Taking your software on a static ride

If you haven’t seen the change recently, I’ve changed, yet again, my blogging engine. However, this isn’t a post about blogging or engines.

It’s a post about static content.

What was there before

Previously, I was on the MiniBlog blog engine written by Mads Kristensen.

Despite a few issues I’ve found with it, the main argument for it is Simple, flexible and powerful. It’s written on the GitHub repository after all.

What is in place now

I currently run something called Hexo. It’s a NodeJS static blog generator with support for themes and other modules if you are interested in customizing it.

Why go static?

There is an inherent simplicity in having pure .html files as your content and simple folders as your routing engine. Over that, most web servers can handle local files very efficiently. Over that, they can output the proper caching HTTP headers without the need to reach other files or a database.

As for flexible, well it’s HTML files. If I want images or any other files, I just push include them in the hierarchy of the blog.

You only need to configure your host a bit if you want to benefit from cached files.


The web.config for this site contains the following:

<clientCache cacheControlMode="UseMaxAge" cacheControlMaxAge="365:00:00" />

You can find similar instructions for nginx or other servers/host pretty much everywhere.

Azure & GitHub

The first step is to create an Azure Web App. If you have a custom domain, you will need to bump your plan to at least Shared. But you are just testing it out, it works with the Free plan.

  • Once created, go into your Web application and click on settings.
  • Navigate to Deployment source
  • Choose source
  • Pick GitHub and setup your authorization and pick a project/branch

This will synchronize your GitHub branch with your website. Every time there’s a change on your branch, a new deployment will start.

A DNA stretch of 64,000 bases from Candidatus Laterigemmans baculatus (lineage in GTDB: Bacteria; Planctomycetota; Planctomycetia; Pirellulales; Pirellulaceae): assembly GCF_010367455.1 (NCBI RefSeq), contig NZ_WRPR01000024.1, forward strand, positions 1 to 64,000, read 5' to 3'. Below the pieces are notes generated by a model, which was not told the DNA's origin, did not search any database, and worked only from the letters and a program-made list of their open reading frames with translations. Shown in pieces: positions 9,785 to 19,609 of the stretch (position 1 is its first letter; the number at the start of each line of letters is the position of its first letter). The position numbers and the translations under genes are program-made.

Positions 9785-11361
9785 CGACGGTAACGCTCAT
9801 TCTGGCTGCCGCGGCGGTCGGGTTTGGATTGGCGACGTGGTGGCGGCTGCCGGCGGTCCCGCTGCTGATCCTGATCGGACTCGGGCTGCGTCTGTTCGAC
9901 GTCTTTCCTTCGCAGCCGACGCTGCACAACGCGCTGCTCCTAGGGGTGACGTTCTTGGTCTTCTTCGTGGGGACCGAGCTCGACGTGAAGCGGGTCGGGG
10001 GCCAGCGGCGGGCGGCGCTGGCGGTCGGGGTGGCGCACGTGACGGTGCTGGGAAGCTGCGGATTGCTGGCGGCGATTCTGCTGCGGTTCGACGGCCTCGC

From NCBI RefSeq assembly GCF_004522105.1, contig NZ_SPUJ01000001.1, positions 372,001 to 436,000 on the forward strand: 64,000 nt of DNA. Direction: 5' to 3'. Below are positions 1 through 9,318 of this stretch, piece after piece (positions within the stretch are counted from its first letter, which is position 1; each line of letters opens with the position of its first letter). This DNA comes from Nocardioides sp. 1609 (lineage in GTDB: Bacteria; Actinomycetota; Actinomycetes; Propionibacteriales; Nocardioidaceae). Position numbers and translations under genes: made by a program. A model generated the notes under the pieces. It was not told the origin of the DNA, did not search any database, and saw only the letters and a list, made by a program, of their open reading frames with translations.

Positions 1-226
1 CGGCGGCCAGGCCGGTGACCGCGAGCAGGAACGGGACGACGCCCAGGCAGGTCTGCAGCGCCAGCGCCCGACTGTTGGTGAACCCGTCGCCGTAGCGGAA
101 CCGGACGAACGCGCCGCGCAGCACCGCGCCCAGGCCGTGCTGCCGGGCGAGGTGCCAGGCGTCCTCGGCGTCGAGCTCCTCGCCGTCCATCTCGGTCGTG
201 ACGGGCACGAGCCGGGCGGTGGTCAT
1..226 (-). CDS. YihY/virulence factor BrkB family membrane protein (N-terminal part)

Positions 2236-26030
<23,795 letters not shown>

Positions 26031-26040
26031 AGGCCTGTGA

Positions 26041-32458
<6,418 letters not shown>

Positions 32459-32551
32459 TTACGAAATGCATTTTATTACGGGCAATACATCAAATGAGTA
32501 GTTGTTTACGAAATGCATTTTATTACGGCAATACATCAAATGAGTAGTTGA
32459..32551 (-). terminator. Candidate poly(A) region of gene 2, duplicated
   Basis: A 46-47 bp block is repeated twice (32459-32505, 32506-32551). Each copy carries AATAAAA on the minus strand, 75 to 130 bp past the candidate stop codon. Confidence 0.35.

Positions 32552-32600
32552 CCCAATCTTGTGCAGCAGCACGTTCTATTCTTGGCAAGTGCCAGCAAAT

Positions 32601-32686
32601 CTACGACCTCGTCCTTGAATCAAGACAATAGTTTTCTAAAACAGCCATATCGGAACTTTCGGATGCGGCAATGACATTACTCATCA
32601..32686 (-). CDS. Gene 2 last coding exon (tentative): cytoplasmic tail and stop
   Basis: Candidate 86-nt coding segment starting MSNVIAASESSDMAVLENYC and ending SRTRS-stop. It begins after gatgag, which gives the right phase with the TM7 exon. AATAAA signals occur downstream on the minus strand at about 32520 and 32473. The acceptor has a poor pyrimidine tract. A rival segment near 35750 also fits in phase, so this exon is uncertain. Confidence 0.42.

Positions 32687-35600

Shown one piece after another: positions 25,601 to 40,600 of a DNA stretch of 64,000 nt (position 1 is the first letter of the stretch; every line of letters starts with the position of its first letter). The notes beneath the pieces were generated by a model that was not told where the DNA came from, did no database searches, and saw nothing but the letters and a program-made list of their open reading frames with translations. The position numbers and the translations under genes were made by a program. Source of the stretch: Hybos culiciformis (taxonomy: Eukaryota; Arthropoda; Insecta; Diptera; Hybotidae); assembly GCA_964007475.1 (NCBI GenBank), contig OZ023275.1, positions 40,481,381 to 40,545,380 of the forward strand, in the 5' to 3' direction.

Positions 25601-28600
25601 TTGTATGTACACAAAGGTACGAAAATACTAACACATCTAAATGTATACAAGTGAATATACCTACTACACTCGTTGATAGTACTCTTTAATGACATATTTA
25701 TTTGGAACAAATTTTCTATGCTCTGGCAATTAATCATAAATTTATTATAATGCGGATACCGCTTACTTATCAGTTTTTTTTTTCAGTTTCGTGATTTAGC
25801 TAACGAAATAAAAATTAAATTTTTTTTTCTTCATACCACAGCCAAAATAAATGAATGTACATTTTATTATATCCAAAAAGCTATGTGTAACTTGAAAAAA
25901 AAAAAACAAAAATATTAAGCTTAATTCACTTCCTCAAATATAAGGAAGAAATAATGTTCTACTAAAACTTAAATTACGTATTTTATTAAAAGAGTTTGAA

The last piece of the puzzle is to actually generate your site with your static site generator. In my scenario, I needed to run hexo generate. When going through this process, you can inject a custom script into your repository to run custom commands while deploying. Mine can be found right here.


The final result is that I have a pure HTML/JS/CSS site that is running on a shared hosting.

As for all I know, it could run off of a Raspberry Pi or an Arduino plugged to the internet and nobody would know the difference. If my website ever becomes too popular for its own good, it will take a lot of visitors to slow it down. It is, after all, only serving static files.

What changed in the architecture?

So what is a blog engine doing? It’s reading post metadata (content, publishing date, authors, etc.) and converting them to HTML pages that the end-user is going to see. This blog engine is running off a web framework (ASP.NET MVC, Django, etc.) and this framework is running off a core language/runtime or something else. Finally, it is handing the content to the web server/host and this one is transferring it to the end-user.

What we’ve done is pre-generate all the possible results that the blog engine could ever produce and store them in static files (HTML). We’ve converted Dynamic to Static.

We had to drop a few functionality to get to this point like comments, live editing, pretty management UI… in my case, this is worth it for me. I’m technologically savvy enough to understand how to create a new post in my system without slowing me down. Like every architectural decision, it’s all a matter of tradeoff.

When should I use static content?

When data doesn’t need to change too often. Most CMS, blogs and even e-commerce product description fit this bill. This could also be when you don’t want to expose your database to external servers and instead just push content files.

You should also use static content if you need to host files on a multitude of different server OSes.

But what to do with less tech-savvy users?

The same process can still be reused. Maybe not with a GitHub/Azure workflow.

However, you could always use the Azure Blob Storage and rewrite, using UrlRewrite, your URLs to the blob storage directly.

<rule name="imagestoazure">
<match url="images/(.*)" />
<action type="Redirect" url="https://??????.vo.msecnd.net/images/{R:1}" />

That way, you can offer a rich UI to your user and re-generate your content when it change and upload it asynchronously to the blob storage. Your original website on Azure? No need to even take it down. The content change and the website keeps on forwarding requests.


Yes, there is more moving pieces. But my belief is that it’s only a tooling problem we have now. We have tools that were built to work with dynamic web sites. We’re only starting to build them for static content.

Worse, we are thinking in MVC, cshtml and databases instead of just thinking about what the end client truly want. A web page with some content that hasn’t changed in a long time.